French finance minister Moscovici questions fiscal pact
France's new finance minister has reiterated that the country's new socialist government will not ratify the European Union's (EU) fiscal pact.
Pierre Moscovici said the pact would have to include provisions for growth before France signed up.
The fiscal pact aims to ensure governments keep a tighter control of spending to reduce debt levels.
French President Francois Hollande is campaigning for a greater focus on growth alongside austerity.
Austerity alone, he says, will not solve the eurozone debt crisis.
"What has been said quite clearly is that the treaty will not be ratified as is and that it must be completed with a chapter on growth, with a growth strategy," said Mr Moscovici in a television interview, his first public comments since his appointment.
However, he also addressed concerns that France may go soft on budget discipline.
"I want to be very clear - Francois Hollande has said it repeatedly - we must tackle the public debt [and] reduce deficits. That is fundamental - a country that runs up debt is a country that is getting poorer."
By way of example, the government said it would be imposing a 30% pay cut for the president and all ministers.
Mr Moscovici's comments come within days of Mr Hollande's first meeting with German Chancellor Angela Merkel in which they discussed the economic crisis gripping the eurozone.
Twenty-five of the 27 members of the EU have signed up to the pact, but it still needs to be ratified by individual states.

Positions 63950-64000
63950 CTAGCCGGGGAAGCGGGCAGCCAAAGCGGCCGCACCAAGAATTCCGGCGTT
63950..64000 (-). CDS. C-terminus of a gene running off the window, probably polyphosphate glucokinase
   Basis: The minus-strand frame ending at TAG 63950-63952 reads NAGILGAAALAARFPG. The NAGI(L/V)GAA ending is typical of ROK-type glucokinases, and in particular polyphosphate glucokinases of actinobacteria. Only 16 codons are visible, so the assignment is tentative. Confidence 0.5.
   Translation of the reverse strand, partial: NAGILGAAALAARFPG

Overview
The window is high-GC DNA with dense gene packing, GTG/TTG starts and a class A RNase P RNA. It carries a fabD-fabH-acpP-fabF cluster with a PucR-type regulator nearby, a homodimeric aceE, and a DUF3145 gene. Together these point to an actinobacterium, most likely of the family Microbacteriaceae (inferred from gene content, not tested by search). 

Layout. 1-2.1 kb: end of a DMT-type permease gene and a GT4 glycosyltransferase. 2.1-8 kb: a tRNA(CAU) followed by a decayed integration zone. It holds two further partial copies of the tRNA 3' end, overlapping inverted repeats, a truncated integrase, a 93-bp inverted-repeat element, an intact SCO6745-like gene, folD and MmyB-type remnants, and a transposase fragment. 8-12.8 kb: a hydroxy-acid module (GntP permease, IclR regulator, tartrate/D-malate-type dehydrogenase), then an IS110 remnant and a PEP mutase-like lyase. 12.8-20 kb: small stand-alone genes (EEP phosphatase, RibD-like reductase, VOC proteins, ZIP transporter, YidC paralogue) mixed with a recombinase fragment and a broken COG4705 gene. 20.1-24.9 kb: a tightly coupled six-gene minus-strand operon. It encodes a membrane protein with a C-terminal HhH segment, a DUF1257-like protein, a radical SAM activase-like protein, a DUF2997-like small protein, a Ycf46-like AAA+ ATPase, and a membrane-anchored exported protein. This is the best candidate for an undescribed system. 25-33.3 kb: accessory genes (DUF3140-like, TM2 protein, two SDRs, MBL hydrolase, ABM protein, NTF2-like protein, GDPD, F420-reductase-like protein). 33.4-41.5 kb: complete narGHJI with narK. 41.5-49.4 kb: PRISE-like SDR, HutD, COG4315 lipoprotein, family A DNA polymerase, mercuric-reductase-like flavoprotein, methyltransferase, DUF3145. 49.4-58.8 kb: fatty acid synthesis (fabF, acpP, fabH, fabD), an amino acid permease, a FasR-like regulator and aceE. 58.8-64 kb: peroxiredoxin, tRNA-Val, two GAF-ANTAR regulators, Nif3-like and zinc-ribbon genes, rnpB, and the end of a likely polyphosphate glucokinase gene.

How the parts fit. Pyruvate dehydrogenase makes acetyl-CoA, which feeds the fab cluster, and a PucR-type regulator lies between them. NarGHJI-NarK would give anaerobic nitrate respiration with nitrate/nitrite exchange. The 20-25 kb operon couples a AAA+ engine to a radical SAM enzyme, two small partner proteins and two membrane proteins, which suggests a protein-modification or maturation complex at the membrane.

An increasing number of commentators and politicians are beginning to question whether austerity alone is the best way out of the crisis.
With a number of European countries back in recession and figures released this week showing zero growth in the eurozone economy as a whole for the first three months of the year, calls for some stimulus measures to balance austerity are growing.'Orderly exit' Continue reading the main story
There is also a growing realisation that Greece may be forced to leave the euro. The majority of voters rejected austerity in elections earlier this month and Greece will return to the polls in June.
One of the most popular parties is promising to freeze payments to creditors and renegotiate the terms of bailout loans from the EU and International Monetary Fund (IMF).
For the first time, some politicians and finance chiefs are now acknowledging publicly that Greece may have to give up the euro.
"If [Greece's] budgetary commitments are not honoured, there needs to be appropriate revisions, which means either supplementary financing and additional time, or mechanisms for an exit, which in this case must be orderly," said IMF head Christine Lagarde.
She acknowledged an exit would be "extremely expensive and would pose great risks", but said it was "part of the options that we must technically consider".
One of the key risks of Greece leaving the euro would be the knock-on effects on other eurozone economies.
Spain and Italy are seen as the most vulnerable, with borrowing costs for both countries rising in recent days, suggesting investors are becoming increasingly nervous about their ability to repay their debts.
"The core question will be not Greece, but Spain and Italy," said World Bank president Robert Zoellick.
"Where the danger comes in is when events come and they start to affect confidence and you get illiquidity moments, and illiquidity moments start to mean something begins to tumble, whether it's companies or banks," he said.